In 1966, Godard was thirty-six-years old, still a relatively young man, but far too old and well-educated to fully understand the youth culture that had come along with the massive Baby Boom generation. So he projects himself Paul, a twenty-one-year old leftist intellectual played by Jean-Pierre Léaud, who became famous as the child hero of Traffaut’s 400 Blows. In one of Masculin Féminin’s fifteen, often improvised vignettes, Paul interviews a young girl who has been chosen by a French fashion magazine to tour the world ass “Mademoiselle 19 Ans,” Miss 19. It is a masterful little piece of filmmaking that manages to dramatize not only the discomfort the thirty-six year old filmmaker felt in the presence of vapid, shallow, yet beautiful youth, but also the difference in the way men and women communicate. Miss 19 isn’t as stupid as Paul, or even Godard, thinks she is, but unlike Paul she has not developed the image of herself as a intellectual or a revolutionary. She’s happy that the magazine has given her a car and has paid for an extended tour of th United States – which she likes partly because “women take a more active role than they do in France,” something the snobbish Paul misses completely – and doesn’t really want to overthink her good fortune. Paul the cranky young man is appalled. “What do you think of socialism?” he asks her. “I don’t really understand it,” she admits. “Do you know what a reactionary is,” he says. “It is a good thing or a bad thing?” He’s even more appalled when she says she thinks it a “good thing,” that she doesn’t like people who just “say amen” to the spirit of the age, which in the 1960s, of course, was radicalism.

I wonder if Godard got his own joke. In many ways, he’s a cultural reactionary. He’d rather have his beautiful young actresses listening to Mozart than to American pop music. Paul might just be the luckiest young nobody this side of Kevin Federline. He not only gets to sleep with Madeleine, the pop singer of his dreams played by the real life pop singer Chantal Goya, her roommate Catherine developes a hopeless crush on the pompous little communist dilitante. I suppose Godard sees Catherine, played by Catherine-Isabelle Duport, as “plain.” She’s anything but. Godard’s poetic sensibility always gets the best of him. Even the girl who gets shut out is beautiful. As Paul and Madeleine grow apart – he tries to build her up into something she’s not and she can take him or leave him – Paul and Catherine come together, at least visually, which, of course, is what film is all about, images, not words. Jean-Pierre Léaud always seem to struggle to connect. He’s overbearing and overly masculine. She’s coy and standoffish. Léaud and Catherine-Isabelle Duport, on the other hand, have a genuine chemistry, a natural physical rapport. Watching Paul’s rought, working-class friend Robert, who’s got it as bad for Catherine as Catherine has it for Paul, is heartbreaking. “It’s none of your business,” she repeatedly says to Robert, who repeatedly tries to bully her into admitting she loves Paul, revealing how much she does every time she denies it.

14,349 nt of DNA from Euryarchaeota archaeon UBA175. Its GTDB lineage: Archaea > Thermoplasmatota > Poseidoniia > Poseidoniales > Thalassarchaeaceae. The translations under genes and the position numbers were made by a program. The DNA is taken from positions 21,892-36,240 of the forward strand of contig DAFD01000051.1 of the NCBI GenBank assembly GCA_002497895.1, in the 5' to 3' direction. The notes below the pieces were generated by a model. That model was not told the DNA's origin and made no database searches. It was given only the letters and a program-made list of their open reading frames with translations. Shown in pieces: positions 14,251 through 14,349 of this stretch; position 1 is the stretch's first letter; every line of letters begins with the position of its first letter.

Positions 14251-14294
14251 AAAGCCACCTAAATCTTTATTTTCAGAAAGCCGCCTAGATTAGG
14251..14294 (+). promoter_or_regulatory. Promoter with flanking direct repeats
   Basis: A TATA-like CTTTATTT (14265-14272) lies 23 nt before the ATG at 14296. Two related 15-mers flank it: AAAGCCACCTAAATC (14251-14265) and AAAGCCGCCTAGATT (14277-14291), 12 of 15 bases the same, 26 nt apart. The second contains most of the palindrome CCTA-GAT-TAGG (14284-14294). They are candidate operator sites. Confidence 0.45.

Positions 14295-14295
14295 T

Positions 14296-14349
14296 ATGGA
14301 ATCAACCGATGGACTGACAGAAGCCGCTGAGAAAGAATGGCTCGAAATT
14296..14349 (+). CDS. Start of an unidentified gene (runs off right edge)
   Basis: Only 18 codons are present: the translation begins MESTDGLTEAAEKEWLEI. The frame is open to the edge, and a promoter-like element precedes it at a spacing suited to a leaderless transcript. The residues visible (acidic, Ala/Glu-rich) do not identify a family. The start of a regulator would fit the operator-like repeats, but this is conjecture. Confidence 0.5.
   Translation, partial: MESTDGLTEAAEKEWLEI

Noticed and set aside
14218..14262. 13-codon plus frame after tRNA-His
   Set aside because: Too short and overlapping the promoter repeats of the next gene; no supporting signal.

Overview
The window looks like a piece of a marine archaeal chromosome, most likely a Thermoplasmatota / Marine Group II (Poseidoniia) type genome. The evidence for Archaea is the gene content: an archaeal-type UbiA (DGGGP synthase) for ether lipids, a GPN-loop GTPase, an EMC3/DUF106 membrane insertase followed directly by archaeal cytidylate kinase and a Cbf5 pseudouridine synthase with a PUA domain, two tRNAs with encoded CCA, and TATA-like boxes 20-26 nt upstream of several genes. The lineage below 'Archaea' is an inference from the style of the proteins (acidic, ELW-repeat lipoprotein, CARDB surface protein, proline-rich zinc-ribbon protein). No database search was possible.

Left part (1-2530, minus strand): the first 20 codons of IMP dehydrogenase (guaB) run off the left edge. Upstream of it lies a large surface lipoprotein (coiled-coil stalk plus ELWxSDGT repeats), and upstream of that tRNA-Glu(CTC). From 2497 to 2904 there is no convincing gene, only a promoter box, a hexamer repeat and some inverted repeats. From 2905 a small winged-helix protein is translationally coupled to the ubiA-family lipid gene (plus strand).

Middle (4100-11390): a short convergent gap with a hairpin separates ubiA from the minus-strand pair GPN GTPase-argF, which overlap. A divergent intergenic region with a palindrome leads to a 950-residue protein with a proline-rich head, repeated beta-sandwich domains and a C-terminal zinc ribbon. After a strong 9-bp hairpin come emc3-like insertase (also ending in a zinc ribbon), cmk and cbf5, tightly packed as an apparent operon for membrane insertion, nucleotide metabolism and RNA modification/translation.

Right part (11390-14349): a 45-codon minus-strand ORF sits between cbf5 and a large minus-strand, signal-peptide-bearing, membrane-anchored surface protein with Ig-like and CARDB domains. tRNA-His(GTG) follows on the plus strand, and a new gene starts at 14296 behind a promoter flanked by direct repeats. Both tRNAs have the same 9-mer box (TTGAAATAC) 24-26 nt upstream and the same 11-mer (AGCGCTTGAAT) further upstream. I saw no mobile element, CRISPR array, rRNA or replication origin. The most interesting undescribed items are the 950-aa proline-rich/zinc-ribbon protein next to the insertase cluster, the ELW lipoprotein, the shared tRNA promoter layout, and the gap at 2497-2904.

I don’t suppose the young Godard would make something like Masculin Féminin today. He’d be even more out of touch with the hip youth culture – the very title of the movie locks his characters into the “gender binary” — than he was in 1966. Women are no longer coy, standoffish beautiful objects for leftist men to admire and misunderstand. There are of course teenage boys and girls marketed as vapid pop idols, but even mainstream popular music has embraced the left. To Godard’s credit, he understands how quickly his film is going to become dated. Both Paul and Madeleine give hints that they will become far more radical as they enter their mid-twenties, and the late 1960s. She’s fascinated by sex work, a theme Godard had alread explored in Vivre sa vie in 1962. When Paul surprises two gay men making out in a public restroom, and his gaze lingers just a bit too long, we realize just how much Paul has to learn about the radical counterculture of the 1960s. Similarly, when Paul and Robert overhear a white woman and two black men reading lines from Amiri Baraka play The Dutchman, it’s Godard’s admission that as a white European he really doesn’t quite get either the American Civil Rights movement or American popular music. “When Bessie Smith talks about her black ass,” one of the men says as Paul and Robert look on uncomprehendingly, “it has nothing to do with sex. She’s telling you to kiss her black ass.”